Most registered sex offenders would be barred from living on college campuses under a bill unanimously approved by a House committee Wednesday. 

House bill 355 by state Rep. John Raney, R-College Station, is one of several measures aimed at sexual assault prevention at colleges that have advanced in recent weeks, as a sexual assault scandal at Baylor University has drawn more attention to the issue. 

The version of the bill approved by the House Higher Education Committee would prohibit most registered sex offenders from living on campus but would allow schools to determine if low-level offenders unlikely to reoffend could live on campus.

“Allowing [high-level sex offenders] to live on a college campus provides an unnecessary risk,” Raney said during a previous committee hearing. He added, however, that he’s “not looking to punish a kid who made a stupid mistake like urinating in a public place.”

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During the previous hearing, Raney said his bill was “common-sense legislation” and added there were more than 650 students at universities in Texas who were registered as sex offenders.

Last week, a Senate committee approved two measures by state Sen. Kirk Watson, D-Austin. The two bills would allow university students and employees to anonymously and electronically report cases of sexual assault to their university and grant students who reported sexual assault amnesty if they were also violating other laws themselves, such as underage drinking.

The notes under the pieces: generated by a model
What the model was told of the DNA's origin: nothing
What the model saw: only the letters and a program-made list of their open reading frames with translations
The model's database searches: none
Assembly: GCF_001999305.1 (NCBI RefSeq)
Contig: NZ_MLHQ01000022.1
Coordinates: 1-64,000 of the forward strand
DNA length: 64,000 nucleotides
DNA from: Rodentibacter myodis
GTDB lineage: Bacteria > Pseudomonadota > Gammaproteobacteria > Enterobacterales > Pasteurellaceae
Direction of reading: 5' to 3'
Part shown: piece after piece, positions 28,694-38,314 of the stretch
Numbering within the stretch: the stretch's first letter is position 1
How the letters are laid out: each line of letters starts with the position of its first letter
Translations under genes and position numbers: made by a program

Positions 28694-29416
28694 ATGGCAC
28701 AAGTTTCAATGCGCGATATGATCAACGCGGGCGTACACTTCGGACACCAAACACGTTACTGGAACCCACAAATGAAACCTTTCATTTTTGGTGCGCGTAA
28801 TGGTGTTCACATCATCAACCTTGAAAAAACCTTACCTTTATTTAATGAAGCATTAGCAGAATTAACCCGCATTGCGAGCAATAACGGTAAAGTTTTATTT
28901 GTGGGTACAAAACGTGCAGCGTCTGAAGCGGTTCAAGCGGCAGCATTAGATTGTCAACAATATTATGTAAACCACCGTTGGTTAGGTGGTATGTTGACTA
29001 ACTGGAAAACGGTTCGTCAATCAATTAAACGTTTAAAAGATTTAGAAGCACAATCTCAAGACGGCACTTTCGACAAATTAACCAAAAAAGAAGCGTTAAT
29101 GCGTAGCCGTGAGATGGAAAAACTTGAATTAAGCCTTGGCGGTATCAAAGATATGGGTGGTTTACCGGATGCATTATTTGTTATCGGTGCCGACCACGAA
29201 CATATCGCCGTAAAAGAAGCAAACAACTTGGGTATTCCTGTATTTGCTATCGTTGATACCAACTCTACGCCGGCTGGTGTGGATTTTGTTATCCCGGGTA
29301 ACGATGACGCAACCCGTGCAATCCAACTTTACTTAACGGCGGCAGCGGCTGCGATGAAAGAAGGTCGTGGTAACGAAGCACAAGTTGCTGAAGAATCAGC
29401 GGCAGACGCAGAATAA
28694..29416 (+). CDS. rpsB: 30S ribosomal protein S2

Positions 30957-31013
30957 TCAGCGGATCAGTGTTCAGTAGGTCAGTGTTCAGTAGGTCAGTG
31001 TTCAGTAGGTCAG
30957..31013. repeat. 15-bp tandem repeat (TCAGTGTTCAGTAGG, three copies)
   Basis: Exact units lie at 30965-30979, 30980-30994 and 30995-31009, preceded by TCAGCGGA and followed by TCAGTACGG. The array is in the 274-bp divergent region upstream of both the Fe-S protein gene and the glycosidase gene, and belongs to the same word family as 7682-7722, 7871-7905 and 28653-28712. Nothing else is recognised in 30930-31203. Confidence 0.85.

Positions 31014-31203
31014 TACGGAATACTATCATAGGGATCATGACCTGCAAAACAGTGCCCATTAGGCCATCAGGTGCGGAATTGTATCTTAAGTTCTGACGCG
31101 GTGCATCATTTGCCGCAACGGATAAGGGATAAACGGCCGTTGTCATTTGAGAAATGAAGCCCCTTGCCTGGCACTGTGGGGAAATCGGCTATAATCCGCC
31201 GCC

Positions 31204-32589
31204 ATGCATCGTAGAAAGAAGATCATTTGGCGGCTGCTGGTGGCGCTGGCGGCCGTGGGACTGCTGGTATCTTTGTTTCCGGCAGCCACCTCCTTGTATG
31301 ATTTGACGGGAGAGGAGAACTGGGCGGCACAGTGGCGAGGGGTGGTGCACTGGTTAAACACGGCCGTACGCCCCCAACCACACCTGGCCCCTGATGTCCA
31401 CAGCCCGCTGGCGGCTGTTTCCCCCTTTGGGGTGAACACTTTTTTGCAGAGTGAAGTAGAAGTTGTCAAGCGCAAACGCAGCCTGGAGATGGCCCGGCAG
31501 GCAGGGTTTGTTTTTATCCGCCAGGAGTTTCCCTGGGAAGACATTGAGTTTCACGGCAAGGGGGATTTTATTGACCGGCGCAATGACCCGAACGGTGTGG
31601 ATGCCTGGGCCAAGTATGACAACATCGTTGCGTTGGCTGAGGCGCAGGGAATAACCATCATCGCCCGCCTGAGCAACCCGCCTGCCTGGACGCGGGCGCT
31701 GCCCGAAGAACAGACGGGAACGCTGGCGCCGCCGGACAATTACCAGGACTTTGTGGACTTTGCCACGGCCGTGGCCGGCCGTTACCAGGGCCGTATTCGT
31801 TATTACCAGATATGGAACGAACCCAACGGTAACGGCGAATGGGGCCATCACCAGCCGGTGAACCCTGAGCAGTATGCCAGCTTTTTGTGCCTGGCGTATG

And on Tuesday, the Texas Senate voted out a bill by state Sen. Joan Huffman, R-Houston, which would establish some of the most strict reporting requirements in the nation for university employees and students for instances of sexual assault, sexual harassment or dating violence.

Other House bills related to campus sexual assault are still pending in committee. House Bill 16 by state Rep, J.M. Lozano, R-Kingsville, would require universities to establish an online reporting system for students and employees to report instances of sexual assault, stalking and family violence, and would allow such reports to be done anonymously. The bill would also prohibit institutions from penalizing a student who broke the school’s code of conduct while reporting an instance.

“In the case where information has been kept from the public eye, this bill goes to address this issue,” Lozano said last month. “When parents send their kids to college, we have the presumption they’re going to be in a safe environment. I think this bill would do that.”

Another bill, HB 1096 by state Rep. Terry Canales, D-Edinburg, would require public Texas universities to establish an education and prevention program on primary prevention and risk reduction, among other things.

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Read related Tribune coverage:

  • A sexual assault scandal at Baylor University has sparked a bipartisan effort to address the issue at the state level. 
  • A combination of publicity, heightened scrutiny and a new state law is leading colleges across the state to place more emphasis than ever on preventing and responding to sexual assault.

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